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REVACERN Final Conference
12-14 November 2009, Budapest
In the first of this project, I analyzed how the official Bosnian Ulama represented by the institution of Islamic Community (Islamska Zajednica/henceforth IZ) used religious advices, either in the form of pure religious texts such as religious advisories (fatwas) and sermons (hutbas) or official texts of the IZ, and religious manifestations to deconstruct the secure boundaries of the Muslim Bosniak religious and national identity, through constructive, transformative or dismantling strategies on identity.
In the second part of my research I will extend the scope of my analysis by focusing on two additional variables for a comparative analysis of Bosnia-Herzegovina and Serbia, while drawing on the same theoretical and methodological approaches of critical discourse analysis.
The first part will be the analysis of the discursive construction of Muslim religious and national identity by the “peripheral” and “oppositional” ulama representing salafi approach, mainly through their periodicals Novi Horizonti and Saff and several internet websites published in both countries.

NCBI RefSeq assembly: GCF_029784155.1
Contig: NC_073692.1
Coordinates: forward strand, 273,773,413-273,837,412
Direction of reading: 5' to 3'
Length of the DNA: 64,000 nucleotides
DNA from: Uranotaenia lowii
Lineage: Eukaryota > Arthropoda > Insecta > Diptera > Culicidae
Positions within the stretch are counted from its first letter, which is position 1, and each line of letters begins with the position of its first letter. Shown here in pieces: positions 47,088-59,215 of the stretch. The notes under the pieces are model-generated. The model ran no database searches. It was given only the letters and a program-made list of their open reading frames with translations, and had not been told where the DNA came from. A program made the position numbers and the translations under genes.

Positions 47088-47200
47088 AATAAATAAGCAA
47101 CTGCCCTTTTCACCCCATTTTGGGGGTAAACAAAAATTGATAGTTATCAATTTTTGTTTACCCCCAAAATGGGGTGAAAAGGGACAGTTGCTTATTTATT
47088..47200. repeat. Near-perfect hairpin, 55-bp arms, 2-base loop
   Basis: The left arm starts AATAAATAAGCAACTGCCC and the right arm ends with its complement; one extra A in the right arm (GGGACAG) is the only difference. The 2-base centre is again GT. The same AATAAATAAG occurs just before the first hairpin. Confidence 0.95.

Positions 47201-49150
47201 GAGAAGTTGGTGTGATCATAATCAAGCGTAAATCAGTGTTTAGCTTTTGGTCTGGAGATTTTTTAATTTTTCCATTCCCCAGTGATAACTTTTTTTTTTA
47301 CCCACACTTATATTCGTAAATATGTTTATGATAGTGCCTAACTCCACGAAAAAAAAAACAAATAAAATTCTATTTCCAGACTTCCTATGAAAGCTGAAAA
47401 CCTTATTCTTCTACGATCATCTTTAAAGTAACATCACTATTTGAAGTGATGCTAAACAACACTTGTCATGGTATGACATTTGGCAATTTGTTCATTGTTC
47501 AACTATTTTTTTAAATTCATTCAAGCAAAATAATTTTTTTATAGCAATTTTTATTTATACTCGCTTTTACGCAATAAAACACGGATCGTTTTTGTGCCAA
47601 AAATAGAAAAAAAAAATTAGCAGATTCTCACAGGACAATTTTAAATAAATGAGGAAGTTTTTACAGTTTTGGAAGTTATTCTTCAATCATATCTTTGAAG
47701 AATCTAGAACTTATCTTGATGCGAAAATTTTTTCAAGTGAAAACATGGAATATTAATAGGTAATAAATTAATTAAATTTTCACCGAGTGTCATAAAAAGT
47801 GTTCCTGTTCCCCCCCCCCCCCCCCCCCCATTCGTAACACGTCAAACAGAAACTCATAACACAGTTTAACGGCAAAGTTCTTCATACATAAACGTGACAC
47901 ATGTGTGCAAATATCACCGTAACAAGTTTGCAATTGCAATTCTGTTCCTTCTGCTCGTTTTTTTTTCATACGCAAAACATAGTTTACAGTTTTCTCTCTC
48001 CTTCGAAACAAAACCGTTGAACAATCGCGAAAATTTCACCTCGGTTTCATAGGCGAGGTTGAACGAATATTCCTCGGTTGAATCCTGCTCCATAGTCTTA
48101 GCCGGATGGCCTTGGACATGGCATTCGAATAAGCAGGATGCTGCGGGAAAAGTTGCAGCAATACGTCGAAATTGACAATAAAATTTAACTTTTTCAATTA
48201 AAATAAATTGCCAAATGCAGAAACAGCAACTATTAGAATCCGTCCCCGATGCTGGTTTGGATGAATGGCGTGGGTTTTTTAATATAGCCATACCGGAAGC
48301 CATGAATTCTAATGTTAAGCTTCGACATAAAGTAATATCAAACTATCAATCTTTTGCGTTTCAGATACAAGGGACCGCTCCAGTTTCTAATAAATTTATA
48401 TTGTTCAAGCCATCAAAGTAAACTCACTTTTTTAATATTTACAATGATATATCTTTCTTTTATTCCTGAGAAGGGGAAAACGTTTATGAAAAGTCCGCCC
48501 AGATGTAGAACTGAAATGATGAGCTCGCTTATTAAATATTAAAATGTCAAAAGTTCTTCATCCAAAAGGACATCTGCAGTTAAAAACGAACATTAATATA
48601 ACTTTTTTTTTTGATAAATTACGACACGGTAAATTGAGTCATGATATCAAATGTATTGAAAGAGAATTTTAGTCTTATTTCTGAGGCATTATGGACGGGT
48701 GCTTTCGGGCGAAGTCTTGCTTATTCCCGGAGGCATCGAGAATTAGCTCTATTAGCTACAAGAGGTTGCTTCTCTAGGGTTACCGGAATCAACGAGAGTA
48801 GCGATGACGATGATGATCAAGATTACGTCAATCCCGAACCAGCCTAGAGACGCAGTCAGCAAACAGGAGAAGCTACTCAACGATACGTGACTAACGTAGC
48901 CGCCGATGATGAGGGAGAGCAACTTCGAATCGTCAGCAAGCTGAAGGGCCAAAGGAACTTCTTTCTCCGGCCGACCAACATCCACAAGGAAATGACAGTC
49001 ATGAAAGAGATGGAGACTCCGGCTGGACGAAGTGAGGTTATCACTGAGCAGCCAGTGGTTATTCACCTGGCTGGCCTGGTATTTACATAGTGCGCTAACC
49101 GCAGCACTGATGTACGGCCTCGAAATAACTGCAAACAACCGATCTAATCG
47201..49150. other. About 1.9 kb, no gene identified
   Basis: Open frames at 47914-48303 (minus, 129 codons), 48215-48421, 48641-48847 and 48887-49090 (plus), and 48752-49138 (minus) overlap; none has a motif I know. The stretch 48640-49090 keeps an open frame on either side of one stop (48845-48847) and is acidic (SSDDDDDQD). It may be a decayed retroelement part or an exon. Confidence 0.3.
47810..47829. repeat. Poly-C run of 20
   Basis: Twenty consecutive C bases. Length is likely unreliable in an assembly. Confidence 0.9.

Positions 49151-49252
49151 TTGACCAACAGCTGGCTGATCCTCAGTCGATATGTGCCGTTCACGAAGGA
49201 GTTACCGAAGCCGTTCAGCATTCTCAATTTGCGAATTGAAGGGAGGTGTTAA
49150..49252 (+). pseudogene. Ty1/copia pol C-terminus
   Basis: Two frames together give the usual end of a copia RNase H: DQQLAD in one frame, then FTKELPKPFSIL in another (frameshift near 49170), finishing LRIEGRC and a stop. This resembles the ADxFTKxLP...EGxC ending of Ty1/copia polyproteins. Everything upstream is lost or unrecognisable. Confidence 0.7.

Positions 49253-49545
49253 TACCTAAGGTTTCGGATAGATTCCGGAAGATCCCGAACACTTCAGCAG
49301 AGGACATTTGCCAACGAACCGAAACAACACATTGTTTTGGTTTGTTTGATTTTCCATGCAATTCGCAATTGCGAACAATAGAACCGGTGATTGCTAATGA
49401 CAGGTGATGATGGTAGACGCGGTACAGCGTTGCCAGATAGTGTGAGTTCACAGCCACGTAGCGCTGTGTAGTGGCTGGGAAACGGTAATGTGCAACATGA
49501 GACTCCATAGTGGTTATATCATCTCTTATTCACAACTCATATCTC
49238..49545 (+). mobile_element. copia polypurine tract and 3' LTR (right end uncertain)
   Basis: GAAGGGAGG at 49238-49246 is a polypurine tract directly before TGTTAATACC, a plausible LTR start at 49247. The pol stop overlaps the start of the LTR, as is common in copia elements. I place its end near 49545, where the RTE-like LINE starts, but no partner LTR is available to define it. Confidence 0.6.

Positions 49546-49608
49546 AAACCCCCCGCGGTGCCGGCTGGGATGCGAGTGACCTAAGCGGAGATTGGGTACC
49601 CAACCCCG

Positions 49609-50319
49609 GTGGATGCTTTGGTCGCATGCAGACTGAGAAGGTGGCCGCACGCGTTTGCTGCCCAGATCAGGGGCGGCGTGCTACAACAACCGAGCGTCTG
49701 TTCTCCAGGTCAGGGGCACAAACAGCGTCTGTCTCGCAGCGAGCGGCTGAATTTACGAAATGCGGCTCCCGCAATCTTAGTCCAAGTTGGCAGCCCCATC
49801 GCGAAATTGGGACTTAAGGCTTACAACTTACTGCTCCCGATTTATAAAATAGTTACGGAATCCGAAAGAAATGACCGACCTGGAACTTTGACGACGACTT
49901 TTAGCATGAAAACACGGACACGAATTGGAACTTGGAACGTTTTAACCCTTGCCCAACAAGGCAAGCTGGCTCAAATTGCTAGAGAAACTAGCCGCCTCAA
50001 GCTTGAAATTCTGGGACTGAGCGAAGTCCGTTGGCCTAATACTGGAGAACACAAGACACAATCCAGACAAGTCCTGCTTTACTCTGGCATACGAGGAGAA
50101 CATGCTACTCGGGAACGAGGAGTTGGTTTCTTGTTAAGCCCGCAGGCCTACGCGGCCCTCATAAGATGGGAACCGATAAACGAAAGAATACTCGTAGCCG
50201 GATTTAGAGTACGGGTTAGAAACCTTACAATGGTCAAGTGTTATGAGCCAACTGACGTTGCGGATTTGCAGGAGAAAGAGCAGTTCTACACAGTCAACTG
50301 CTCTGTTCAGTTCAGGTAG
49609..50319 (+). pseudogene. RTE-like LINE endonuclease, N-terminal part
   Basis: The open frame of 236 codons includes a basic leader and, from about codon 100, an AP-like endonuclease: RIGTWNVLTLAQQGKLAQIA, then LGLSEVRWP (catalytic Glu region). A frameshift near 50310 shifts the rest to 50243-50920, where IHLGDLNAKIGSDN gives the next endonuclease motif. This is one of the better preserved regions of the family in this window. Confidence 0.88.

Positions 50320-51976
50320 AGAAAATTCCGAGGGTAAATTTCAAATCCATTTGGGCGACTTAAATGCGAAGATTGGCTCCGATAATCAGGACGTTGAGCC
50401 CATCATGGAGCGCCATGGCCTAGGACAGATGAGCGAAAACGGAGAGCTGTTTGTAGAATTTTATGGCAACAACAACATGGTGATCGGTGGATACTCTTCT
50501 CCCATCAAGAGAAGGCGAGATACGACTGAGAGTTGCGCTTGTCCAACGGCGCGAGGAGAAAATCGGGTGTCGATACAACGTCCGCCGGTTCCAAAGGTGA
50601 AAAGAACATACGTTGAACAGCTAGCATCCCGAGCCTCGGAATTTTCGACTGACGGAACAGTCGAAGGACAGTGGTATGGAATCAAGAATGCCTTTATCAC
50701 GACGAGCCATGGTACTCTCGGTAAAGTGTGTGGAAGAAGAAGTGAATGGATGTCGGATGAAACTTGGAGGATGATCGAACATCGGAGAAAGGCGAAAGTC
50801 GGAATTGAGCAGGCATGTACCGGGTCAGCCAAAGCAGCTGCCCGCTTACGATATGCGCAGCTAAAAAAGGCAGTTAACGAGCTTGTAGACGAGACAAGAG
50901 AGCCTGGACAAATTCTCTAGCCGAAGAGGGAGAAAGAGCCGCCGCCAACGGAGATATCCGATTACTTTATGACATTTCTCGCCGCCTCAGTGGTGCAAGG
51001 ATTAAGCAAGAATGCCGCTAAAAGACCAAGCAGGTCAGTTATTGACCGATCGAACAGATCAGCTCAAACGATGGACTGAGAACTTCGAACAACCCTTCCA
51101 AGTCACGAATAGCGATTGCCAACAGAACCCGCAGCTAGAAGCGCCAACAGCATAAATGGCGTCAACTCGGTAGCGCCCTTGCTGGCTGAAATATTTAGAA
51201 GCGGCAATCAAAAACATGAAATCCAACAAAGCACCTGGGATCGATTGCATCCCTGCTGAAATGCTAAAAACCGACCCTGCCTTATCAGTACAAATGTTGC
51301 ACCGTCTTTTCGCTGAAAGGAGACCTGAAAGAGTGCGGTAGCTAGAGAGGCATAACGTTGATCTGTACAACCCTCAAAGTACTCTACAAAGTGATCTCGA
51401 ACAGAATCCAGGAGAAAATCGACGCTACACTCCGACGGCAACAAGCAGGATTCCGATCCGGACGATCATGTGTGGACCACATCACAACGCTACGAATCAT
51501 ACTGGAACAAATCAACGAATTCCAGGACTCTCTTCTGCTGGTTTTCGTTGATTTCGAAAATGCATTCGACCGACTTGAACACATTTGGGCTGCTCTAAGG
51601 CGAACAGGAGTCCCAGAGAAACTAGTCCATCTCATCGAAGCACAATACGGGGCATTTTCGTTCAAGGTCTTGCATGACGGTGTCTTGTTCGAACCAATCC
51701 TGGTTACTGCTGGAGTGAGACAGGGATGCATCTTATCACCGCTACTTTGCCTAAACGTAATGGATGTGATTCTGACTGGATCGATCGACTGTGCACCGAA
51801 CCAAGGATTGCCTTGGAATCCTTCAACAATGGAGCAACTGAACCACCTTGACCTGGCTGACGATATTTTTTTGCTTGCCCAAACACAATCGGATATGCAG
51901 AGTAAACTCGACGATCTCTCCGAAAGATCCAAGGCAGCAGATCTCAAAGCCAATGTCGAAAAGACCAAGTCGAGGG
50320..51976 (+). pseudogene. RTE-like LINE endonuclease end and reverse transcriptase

The main research question related to this first part will be (a) how deviations occur at the discursive level; and (b) how these challenge and (re)shape the hegemonic construction of national and religious identity of Muslims living in these particular states.
The second part of my analysis will focus on the dynamics of power relationships between the centers of the Islamic religious hierarchy in the region, namely Sarajevo, Novi Pazar (Sandžak) and Belgrade. While this analysis aims to clarify the dynamics of the conflict between the two approaches of “One Community (for) One Nation” and “One Community (for) one State,” namely the Bosniak and Serbian ones, it would answer how the rivalry between these centers in the region affects the continuity and change in the dynamics of the formation of Muslim Bosniak national identity or Serbian Muslim identity, beside the third ‘local’ identity of Sandžakhood (Sandžaklija). Furthermore, this analysis will clarify the inter-relationship between political and religious dynamics to make sense of how that rivalry affects the development of non-establishment groups in the region, which would also provide inputs for policy-makers in the region.
“Muslimhood, Bosnianhood and Bosniakhood shaped between Sarajevo, Sandžak and Belgrade,” in András Máté-Tóth and Cosima Rughiniş (eds.) Spaces and Borders. Young Researchers about Religion in Central and
Eastern Europe. Berlin and New York: De Gruyter, forthcoming.